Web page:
With the exception of 2014 Jeff Samardzija has been a less than adequate option for teams as a starting pitcher but despite this his value is expected to be around $18 million a year on the free agent market which makes sense if you calculate it using $7 million per 1 WAR but $5 million per 1 WAR makes more sense to me.  Using this it would put his value at around $13.5 million per year considering in 3 of the last 4 seasons he has put up a WAR of 2.7 and I realize he would not likely accept that which is why I previously predicted him receiving 5-years $77.5 million.

For the sake of argument let's only look at seasons where Samardzija threw more that 50 innings so from 2011 on.  Based off this he put up a career worst FIP of 4.23 and a career high xFIP of 4.31 in 2015 while putting up a career low K% of 17.9%.  But why might this be.

In 2015 Samardzija's average fastball velocity was only slightly down at 94.3 MPH compared to 94.6 in both 2013 and 2014 so at first glance this might not appear to be a real problem but that's not completely true (he threw 108 pitches 96+ in 2015 down from 195 in 2014 and 222 in 2013).  This average fastball velocity is in the same area of Shelby Miller and Michael Wacha and his fastball results whiffs and called strikes at about the same rates:

Shelby Miller: Whiffs: 10.6%, Called Strikes: 16.0%
Michael Wacha: Whiffs: 9.4%, Called Strikes: 17.4%
Jeff Samardzija: Whiffs: 9.1%, Called Strikes: 16.2%

The difference then becomes what happens if the pitch doesn't result in a strike, which is where Samardzija falls behind.  Miller allowed hits on his fastball 5.9% of the time, Wacha allowed hits on his fastball 5.5% of the time and then there was Samardzija who allowed hits on his fastball 7.4% of the time.  If you look at their four-seam fastballs there is an interesting difference.  While their average velocities are all about the same, the average perceived speed show a significant difference.

                    Wacha: Average Speed: 94.55, Average Perceived Speed: 95.88, Difference: +1.33
                     Miller: Average Speed: 94.54, Average Perceived Speed: 95.41, Difference: +0.87
                 Samardzija: Average Speed: 94.57, Average Perceived Speed: 94.39, Difference: -0.18

This tells that while they have similar actual velocities, Samardzija's fastball appears slower to the batter which could be causing it to be hit more often.  While this could be one of the factors causing Samardzija to have below average effectiveness on his fastball, his fastball isn't the only problem.  His slider which has been an effective pitch for him since 2011 fell off in 2015, which is shown in the following chart that shows pitch runs above average.  His slider which has consistently been his best pitch throughout his career became his least effective pitch in 2015 (-6.6 runs above average) while he threw it a career high 24.6% of the time.  And his fastball returned to the ineffectiveness it was for the majority of his career (-4.5 runs above average) while he threw it a career low 39.6% of the time, 15.6% less often than 2014.  In fact his only pitch that was effective in 2015 was his cutter and it was barely better than average at 0.3.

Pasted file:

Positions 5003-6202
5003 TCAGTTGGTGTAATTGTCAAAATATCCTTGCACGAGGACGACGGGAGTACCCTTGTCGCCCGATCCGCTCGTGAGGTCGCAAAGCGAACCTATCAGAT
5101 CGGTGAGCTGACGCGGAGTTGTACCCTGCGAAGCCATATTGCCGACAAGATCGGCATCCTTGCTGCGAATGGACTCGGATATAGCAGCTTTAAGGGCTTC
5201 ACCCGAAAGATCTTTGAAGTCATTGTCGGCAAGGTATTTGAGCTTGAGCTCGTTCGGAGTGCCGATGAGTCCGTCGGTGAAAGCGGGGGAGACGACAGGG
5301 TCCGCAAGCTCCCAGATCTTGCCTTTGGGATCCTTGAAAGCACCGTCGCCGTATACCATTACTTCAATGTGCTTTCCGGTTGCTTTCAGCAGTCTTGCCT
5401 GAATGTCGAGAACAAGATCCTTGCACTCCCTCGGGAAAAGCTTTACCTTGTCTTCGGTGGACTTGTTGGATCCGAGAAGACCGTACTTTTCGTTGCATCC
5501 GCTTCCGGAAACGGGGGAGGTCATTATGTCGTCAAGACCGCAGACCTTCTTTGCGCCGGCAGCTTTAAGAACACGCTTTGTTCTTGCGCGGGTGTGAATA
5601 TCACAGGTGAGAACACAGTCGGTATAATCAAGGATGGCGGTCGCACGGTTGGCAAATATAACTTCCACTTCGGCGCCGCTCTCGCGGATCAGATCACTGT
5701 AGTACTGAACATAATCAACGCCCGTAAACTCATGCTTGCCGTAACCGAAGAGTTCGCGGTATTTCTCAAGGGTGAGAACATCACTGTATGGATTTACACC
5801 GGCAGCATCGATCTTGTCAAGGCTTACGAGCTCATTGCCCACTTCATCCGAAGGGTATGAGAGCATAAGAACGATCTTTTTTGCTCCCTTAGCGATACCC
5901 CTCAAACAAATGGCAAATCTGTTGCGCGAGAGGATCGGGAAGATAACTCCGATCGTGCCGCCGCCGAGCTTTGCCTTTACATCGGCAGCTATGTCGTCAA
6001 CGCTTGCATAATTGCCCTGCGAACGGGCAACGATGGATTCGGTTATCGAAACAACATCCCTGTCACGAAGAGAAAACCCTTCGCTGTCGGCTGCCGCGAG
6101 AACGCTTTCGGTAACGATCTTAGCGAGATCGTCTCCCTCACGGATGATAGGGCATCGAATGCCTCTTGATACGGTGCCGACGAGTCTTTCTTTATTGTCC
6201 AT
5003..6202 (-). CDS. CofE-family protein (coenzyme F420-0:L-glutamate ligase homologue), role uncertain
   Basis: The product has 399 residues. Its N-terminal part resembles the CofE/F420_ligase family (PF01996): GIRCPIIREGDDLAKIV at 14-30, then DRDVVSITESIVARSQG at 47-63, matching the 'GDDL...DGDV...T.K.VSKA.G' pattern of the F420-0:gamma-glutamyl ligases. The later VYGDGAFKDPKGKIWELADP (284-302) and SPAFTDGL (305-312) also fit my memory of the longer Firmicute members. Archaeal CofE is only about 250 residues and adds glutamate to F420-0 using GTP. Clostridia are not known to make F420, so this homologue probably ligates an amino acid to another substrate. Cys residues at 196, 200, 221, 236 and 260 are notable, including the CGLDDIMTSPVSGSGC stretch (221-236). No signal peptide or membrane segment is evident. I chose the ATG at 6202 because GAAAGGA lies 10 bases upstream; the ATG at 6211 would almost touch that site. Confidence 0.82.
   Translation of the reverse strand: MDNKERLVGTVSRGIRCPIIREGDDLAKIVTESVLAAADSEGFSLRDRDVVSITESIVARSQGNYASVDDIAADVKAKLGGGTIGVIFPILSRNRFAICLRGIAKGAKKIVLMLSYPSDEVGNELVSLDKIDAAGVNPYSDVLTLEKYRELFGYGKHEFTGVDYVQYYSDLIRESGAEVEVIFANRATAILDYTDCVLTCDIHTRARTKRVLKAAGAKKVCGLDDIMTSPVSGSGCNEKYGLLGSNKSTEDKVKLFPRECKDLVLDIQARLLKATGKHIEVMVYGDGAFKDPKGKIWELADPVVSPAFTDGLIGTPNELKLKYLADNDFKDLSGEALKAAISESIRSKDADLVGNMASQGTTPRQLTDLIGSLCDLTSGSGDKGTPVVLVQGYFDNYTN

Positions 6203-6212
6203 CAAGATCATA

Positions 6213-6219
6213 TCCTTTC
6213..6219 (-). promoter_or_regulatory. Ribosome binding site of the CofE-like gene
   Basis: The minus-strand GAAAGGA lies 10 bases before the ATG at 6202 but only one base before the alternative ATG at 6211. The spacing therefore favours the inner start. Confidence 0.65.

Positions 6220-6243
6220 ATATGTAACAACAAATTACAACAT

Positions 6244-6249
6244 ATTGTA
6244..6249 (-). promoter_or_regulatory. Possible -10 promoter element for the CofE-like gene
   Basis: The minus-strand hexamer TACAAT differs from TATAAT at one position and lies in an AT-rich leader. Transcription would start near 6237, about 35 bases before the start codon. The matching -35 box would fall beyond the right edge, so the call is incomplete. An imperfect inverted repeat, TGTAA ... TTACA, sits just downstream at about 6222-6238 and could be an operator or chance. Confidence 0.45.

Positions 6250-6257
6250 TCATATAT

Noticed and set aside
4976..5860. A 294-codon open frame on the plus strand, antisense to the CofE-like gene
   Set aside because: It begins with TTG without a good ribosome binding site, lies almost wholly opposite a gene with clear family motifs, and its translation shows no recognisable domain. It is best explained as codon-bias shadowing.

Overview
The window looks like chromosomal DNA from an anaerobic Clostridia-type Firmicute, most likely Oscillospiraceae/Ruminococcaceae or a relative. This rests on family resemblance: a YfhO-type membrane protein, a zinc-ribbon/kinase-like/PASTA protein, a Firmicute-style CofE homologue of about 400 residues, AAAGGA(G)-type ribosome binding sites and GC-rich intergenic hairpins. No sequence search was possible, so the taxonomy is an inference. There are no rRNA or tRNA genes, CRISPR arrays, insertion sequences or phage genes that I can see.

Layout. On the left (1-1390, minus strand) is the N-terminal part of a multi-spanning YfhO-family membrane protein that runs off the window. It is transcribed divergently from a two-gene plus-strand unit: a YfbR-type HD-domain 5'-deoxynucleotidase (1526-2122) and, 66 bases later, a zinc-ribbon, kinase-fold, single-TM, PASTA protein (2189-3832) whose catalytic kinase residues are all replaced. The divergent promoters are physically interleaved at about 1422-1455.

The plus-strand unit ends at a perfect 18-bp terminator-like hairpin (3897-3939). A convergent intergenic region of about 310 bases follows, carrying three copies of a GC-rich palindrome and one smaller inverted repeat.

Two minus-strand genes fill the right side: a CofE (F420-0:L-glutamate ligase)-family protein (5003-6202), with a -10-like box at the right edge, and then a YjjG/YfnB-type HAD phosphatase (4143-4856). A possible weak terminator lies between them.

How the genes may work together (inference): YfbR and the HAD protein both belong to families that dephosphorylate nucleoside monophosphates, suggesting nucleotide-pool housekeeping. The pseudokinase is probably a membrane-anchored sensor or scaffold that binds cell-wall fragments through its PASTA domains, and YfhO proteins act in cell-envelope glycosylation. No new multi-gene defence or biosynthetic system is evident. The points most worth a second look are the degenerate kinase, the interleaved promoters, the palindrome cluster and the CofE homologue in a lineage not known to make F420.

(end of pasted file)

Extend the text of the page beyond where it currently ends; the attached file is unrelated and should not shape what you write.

Overall Samardzija produced a higher swinging rate on both pitches outside the zone (34.8%) and inside the zone (69.3%) in 2015 which allowed him to produce an overall swinging rate of 51.4%, 2.2% above his previous career high of 49.2%.  And while on first thought this might seem like a positive it wasn't in 2015.  This is because he allowed career high contact rates on both pitches outside the zone (67.5%) and inside the zone (87.8%), which resulted in overall contact rate of 80.7%.  These numbers aren't just increases from previous years they are significant jumps of 4.4%, 2.2% and 3.4% from the rates he produced in 2014.  And while those rates increased, his first pitch strike rate dropped from 65.5% in 2014 to 62.4% in 2015 and while this 62.4% is still the second highest rate of his career it did not result in anywhere near the level of production he put up in 2014 when he threw a first pitch strike 3.1% more often.  Samardzija also produced swinging strikes at a career low 9.8% a drop of 1.3% from 2014 and 2.3% less than his career high of 12.1% in 2012.

So while it is not truly known whether Jeff Samardzija will put up numbers similar to 2014 or similar to the majority of his career in the 2016 season, teams seem willing to take the risk on him.  In my opinion having someone eat innings like he does is extremely important but you could find someone to eat innings and put up similar production for much less money, just look at Marco Estrada, J.A. Happ, Ian Kennedy and even Bartolo Colon and Alfredo Simon for that matter.

Update: Jeff Samardzija has signed a five-year, $90 million deal with the San Francisco Giants